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    Bookshelf: Austin Kleon

Art

Bookshelf: Austin Kleon

Posted by Bryony Quinn,

Austin Kleon is a Venn diagram of creativity as his practice shifts perceptively between pictures, words and the web. Newspaper Blackout is a project in which Austin (surprisingly) blacks-out whole columns of text, save for a few floating words that form short, witty and quite brilliant poems revealed from the daily news. He’s also responsible for the wildly popular Steal Like An Artist, a list of ten things he (and everyone else as it turned out) wished he’d been taught at college. This week he fills our Bookshelf post with a collection of artists’ memoirs, after recently hearing someone say that "biographies are the best self-help books.”

Decoded Jay-Z

It surprised the hell out of me, but Decoded is some of the best writing about art and music I’ve read. Totally fascinating, and beautifully designed — you have to get the paper version. The bits where Jay-Z “decodes” his lyrics get a little tedious, but the straightforward prose bits — his readings of hip-hop culture, Basquiat’s work, and his own rise to fame — are fantastic.
www.amazon.co.uk/decoded
www.bing.decodejay-z.com

Just Kids Patti Smith

Kurt Vonnegut wrote: “We are what we pretend to be, so we must be careful about what we pretend to be.” This book is about two friends, Patti Smith and the photographer Robert Mapplethorpe, pretending to be artists, and therefore, slowly becoming artists. I don’t know anyone who read this book who didn’t like it.
www.amazon.co.uk/just-kids
www.wikipedia.org/patti-smith

American Elf Volume 1: The Collected Sketchbook Diaries Of James Kochalka James Kochalka

Kochalka has drawn a daily comic strip diary in his sketchbook for over 10 years. The original strips have a black and white simplicity to them that I love. I think the heart of the strip is really Kochalka’s marriage. At the beginning, Kochalka and his wife are going out in the rain, drinking and smoking and partying, and towards the end, they’re having a baby and becoming grownups. Amazing work — still in progress! — and one of my favorite comic strips of all time.
www.amazon.co.uk/american-elf
www.wikipedia.org/james-kochalka

I Remember Joe Brainard

This is a book to put on your nightstand and dip into a little bit every night before bed. A true memoir in the sense that it’s simply a a collage of hundreds of sentences that start with the words “I remember.” Brainard recalls both his post-war Oklahoma childhood and his days as an artist in New York City. A magical thing happens in this book: while recalling specific details of his life, what Brainard really does is help us remember our own lives. “I remember Saturday night baths and Sunday morning comics.” I do, too.
www.amazon.co.uk/i-remember
www.joebrainard.org

Memories, Dreams, Reflections Carl Jung

Jung’s not technically an artist, but I’m throwing him in here anyways. The famous psychologist started his memoir at the end of his life at the age of 81 and worked on it with his assistant until his death. He covers everything from his childhood to his dreams to his relationship with Freud to his struggle to somehow combine religion and science. There’s a particularly brilliant passage where he recalls a childhood memory of imagining God dropping a gigantic turd on the roof of his church. (No, really, it’s great.)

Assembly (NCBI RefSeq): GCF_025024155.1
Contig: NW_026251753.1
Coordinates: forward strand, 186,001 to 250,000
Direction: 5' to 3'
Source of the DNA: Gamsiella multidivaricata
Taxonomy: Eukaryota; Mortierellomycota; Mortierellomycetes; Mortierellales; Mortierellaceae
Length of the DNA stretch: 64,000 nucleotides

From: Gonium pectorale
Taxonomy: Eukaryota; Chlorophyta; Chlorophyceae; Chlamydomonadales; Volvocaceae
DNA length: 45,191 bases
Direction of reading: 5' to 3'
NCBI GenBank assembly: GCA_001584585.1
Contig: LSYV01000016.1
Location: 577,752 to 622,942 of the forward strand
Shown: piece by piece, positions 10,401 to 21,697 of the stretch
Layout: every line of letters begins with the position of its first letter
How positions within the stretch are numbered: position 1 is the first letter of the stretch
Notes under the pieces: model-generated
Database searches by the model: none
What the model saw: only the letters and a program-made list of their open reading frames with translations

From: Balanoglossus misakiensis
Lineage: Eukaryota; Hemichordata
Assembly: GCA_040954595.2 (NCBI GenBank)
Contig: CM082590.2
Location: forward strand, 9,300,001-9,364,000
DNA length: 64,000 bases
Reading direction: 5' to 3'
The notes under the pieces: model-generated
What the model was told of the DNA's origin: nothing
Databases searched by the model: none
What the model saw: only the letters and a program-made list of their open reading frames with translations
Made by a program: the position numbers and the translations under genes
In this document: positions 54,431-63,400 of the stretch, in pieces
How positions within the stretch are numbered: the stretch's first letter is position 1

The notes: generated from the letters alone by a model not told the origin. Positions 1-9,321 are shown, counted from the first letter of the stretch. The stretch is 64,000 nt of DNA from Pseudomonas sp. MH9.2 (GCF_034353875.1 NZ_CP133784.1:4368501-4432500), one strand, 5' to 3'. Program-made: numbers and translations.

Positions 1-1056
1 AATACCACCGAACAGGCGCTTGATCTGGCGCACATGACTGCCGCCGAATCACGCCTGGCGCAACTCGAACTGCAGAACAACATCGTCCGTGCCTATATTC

www.amazon.co.uk/memories-dreams-reflections
www.wikipedia.org/memories-dreams-reflections

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Posted by Bryony Quinn

Bryony was It’s Nice That’s first ever intern and worked her way up to assistant online editor before moving on to pursue other interests in the summer of 2012.

Most Recent: Art View Archive

  1. Karinhagen-itsnicethat-main

    Pottery has had a bit of a bad rep until recently when people have slowly begun to realise that it’s FUCKING BADDASS. The pottery world is creaking under the weight of the amount of thrill-seeking clay-spinners popping up all over the place making vessels for cool people to put their cacti and fennel seeds in, and so we thought we’d highlight a few people who are taking the clay world by storm. Think for a minute, if you will, how few kilns there are on this earth, and how many universities have in recent years completely shut down their ceramics department due to lack of funding and demand. Then get your head around how these guys manage to create such brilliant work at such an astonishing rate while still keeping up their day jobs. Seeing as pottery is well trendy right now, I thought I’d run down a list of my personal favourite pot-heads out there.

  2. Jr-newyorktimes-itsnicethat-list

    It’s always a joy when two creative forces we like collide and produce something that harnesses their collective talents. We’re huge fans of the team at The New York Times Magazine (so much so we interviewed design director Gail Bichler for the new issue of our Printed Pages magazine) and we love the work of JR, so the coming-together of the two was right up our street.

  3. List

    Have you ever wondered what the world might have looked like after the great Old Testament flood? What bizarre events might have followed such a freak occurrence in weather? Me neither. It’s honestly never crossed my mind. But illustrator Samuel Branton has been fixating on the idea, imagining the strange fusion of land and sea that a tumultuous rise in water levels might effect. He’s gone one step further and illustrated these fictional scenarios in miniature, taking this Regency medium and making it weird. Witness crabs beating up a wild boar, monkeys tossing an elephant in the air and a sad old sperm whale incapacitated in a tree. And Deluge is available in book form too!